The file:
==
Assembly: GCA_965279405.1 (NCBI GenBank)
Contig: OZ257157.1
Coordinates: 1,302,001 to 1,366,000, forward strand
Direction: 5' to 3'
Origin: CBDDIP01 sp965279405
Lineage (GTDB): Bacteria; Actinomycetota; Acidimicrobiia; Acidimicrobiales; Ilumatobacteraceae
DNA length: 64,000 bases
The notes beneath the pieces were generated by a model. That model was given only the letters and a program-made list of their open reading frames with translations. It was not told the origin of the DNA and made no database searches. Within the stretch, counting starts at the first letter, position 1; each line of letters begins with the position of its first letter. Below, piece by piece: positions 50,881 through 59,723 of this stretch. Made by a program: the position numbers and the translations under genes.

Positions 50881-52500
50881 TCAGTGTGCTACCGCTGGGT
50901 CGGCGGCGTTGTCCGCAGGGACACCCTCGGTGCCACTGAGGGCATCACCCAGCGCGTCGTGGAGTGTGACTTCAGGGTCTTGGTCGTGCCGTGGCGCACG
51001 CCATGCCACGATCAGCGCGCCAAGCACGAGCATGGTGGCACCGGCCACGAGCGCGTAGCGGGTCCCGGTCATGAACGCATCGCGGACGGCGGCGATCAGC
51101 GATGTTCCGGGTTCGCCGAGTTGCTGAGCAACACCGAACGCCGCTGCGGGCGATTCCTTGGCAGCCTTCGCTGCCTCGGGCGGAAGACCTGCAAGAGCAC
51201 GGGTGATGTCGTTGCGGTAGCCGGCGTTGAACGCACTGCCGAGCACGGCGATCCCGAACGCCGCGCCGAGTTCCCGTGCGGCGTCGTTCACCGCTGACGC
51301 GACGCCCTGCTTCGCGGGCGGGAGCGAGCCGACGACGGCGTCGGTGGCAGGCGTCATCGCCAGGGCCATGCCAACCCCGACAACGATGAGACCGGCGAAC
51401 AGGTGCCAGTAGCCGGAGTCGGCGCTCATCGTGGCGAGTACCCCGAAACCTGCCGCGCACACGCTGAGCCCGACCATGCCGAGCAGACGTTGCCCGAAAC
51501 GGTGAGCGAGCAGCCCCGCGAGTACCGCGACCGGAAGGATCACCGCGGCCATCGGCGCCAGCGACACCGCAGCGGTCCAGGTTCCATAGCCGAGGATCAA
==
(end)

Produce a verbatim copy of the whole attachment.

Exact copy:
Assembly: GCA_965279405.1 (NCBI GenBank)
Contig: OZ257157.1
Coordinates: 1,302,001 to 1,366,000, forward strand
Direction: 5' to 3'
Origin: CBDDIP01 sp965279405
Lineage (GTDB): Bacteria; Actinomycetota; Acidimicrobiia; Acidimicrobiales; Ilumatobacteraceae
DNA length: 64,000 bases
The notes beneath the pieces were generated by a model. That model was given only the letters and a program-made list of their open reading frames with translations. It was not told the origin of the DNA and made no database searches. Within the stretch, counting starts at the first letter, position 1; each line of letters begins with the position of its first letter. Below, piece by piece: positions 50,881 through 59,723 of this stretch. Made by a program: the position numbers and the translations under genes.

Positions 50881-52500
50881 TCAGTGTGCTACCGCTGGGT
50901 CGGCGGCGTTGTCCGCAGGGACACCCTCGGTGCCACTGAGGGCATCACCCAGCGCGTCGTGGAGTGTGACTTCAGGGTCTTGGTCGTGCCGTGGCGCACG
51001 CCATGCCACGATCAGCGCGCCAAGCACGAGCATGGTGGCACCGGCCACGAGCGCGTAGCGGGTCCCGGTCATGAACGCATCGCGGACGGCGGCGATCAGC
51101 GATGTTCCGGGTTCGCCGAGTTGCTGAGCAACACCGAACGCCGCTGCGGGCGATTCCTTGGCAGCCTTCGCTGCCTCGGGCGGAAGACCTGCAAGAGCAC
51201 GGGTGATGTCGTTGCGGTAGCCGGCGTTGAACGCACTGCCGAGCACGGCGATCCCGAACGCCGCGCCGAGTTCCCGTGCGGCGTCGTTCACCGCTGACGC
51301 GACGCCCTGCTTCGCGGGCGGGAGCGAGCCGACGACGGCGTCGGTGGCAGGCGTCATCGCCAGGGCCATGCCAACCCCGACAACGATGAGACCGGCGAAC
51401 AGGTGCCAGTAGCCGGAGTCGGCGCTCATCGTGGCGAGTACCCCGAAACCTGCCGCGCACACGCTGAGCCCGACCATGCCGAGCAGACGTTGCCCGAAAC
51501 GGTGAGCGAGCAGCCCCGCGAGTACCGCGACCGGAAGGATCACCGCGGCCATCGGCGCCAGCGACACCGCAGCGGTCCAGGTTCCATAGCCGAGGATCAA